From the calming and relaxing properties of lavender, to the antiviral offerings of lemon balm the Harvard Countway Community Garden offers a wealth of medicinal herbs in the heart of Boston’s urban medical area.
On September 27, a bright and crisp fall day, Stephanie Zabel led a community talk on medicinal herbs as part of the garden’s harvest celebration. A curatorial assistant at Harvard’s Herbarium and an herbalist in her free time, Zabel discussed the many uses and herb-derived treatments of plants including betony, catmint, chamomile, clary sage, comfrey, feverfew, lady’s mantel, lemon balm, rosemary, and stevia. Zabel’s inviting and informative talk focused on the practical uses for many of these plants, breaking down the best way to use the herb whether as a tea, tincture, poultice, or salve.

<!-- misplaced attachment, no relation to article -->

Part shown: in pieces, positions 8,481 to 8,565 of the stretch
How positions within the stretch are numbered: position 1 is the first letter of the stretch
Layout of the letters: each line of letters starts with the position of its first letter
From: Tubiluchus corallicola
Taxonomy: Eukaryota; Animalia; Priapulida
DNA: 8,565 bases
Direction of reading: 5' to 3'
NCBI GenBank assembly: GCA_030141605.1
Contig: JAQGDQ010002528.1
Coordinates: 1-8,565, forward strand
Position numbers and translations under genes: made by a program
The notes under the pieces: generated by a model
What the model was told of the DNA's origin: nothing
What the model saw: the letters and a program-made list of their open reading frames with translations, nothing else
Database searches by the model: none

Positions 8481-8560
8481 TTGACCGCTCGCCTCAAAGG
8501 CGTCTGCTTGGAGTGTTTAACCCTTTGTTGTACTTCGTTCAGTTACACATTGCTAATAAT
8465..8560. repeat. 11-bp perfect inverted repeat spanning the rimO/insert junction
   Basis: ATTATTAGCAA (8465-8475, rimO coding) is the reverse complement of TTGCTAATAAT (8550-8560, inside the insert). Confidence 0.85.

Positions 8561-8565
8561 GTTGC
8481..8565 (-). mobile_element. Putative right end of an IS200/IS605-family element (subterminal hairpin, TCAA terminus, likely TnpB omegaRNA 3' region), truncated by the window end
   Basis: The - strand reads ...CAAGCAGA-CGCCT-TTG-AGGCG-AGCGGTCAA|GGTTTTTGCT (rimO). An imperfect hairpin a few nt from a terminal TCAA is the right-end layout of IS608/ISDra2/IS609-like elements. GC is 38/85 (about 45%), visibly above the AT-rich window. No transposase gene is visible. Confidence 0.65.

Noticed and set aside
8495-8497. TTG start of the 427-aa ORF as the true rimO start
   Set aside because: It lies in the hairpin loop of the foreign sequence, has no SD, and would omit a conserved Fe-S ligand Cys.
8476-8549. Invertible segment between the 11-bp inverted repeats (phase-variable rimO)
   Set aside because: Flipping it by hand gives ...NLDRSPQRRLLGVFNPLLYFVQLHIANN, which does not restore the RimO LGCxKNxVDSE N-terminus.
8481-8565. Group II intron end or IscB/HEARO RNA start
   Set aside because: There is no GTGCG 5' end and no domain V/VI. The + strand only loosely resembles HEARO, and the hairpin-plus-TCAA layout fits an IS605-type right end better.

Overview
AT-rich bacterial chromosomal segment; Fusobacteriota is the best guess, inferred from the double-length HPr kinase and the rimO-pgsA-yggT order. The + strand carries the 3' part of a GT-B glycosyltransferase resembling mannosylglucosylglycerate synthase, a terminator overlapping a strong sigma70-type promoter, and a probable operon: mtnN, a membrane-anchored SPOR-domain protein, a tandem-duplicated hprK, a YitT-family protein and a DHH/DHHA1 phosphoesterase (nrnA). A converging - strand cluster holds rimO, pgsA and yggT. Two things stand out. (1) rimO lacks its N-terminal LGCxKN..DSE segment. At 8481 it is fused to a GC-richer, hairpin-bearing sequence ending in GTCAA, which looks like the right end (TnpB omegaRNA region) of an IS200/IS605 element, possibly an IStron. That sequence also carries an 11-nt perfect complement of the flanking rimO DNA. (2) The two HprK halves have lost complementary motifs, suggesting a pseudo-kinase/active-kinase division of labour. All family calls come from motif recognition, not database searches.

Zabel highlighted comfrey’s ability to heal external skin conditions such as eczema, bruises, and minor cuts, the extremely sweet properties of stevia, often used as a sweetener substitute, and wood betony’s affinity for treating anxiety and headaches.
View a video of Zabel talking about medicinal herbs.
Created in 2012 by staff, students, and faculty from Harvard School of Public Health and Harvard Medical School, the Countway Community Garden not only provides the Longwood campus with fresh vegetables, fruits, and herbs, but also serves as an educational resource. The medicinal herb garden offers opportunities for hands-on experience and research, and exploration of both the traditional and modern-day uses for medicinal plants.